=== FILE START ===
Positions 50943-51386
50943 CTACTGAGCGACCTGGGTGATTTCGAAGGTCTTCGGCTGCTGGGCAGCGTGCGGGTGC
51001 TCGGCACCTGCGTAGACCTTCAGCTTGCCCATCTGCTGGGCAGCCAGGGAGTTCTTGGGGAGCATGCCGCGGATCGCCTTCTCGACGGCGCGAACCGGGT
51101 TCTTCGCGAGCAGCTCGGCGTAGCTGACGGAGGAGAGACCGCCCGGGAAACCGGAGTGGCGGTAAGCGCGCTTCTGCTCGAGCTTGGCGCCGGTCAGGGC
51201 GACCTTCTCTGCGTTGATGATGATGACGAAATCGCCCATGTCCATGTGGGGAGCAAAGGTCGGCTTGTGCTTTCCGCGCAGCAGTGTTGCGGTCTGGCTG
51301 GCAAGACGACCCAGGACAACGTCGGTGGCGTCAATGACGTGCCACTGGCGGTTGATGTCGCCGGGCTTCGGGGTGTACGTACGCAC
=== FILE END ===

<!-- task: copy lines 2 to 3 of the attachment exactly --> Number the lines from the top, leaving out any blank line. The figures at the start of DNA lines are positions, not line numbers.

50943 CTACTGAGCGACCTGGGTGATTTCGAAGGTCTTCGGCTGCTGGGCAGCGTGCGGGTGC
51001 TCGGCACCTGCGTAGACCTTCAGCTTGCCCATCTGCTGGGCAGCCAGGGAGTTCTTGGGGAGCATGCCGCGGATCGCCTTCTCGACGGCGCGAACCGGGT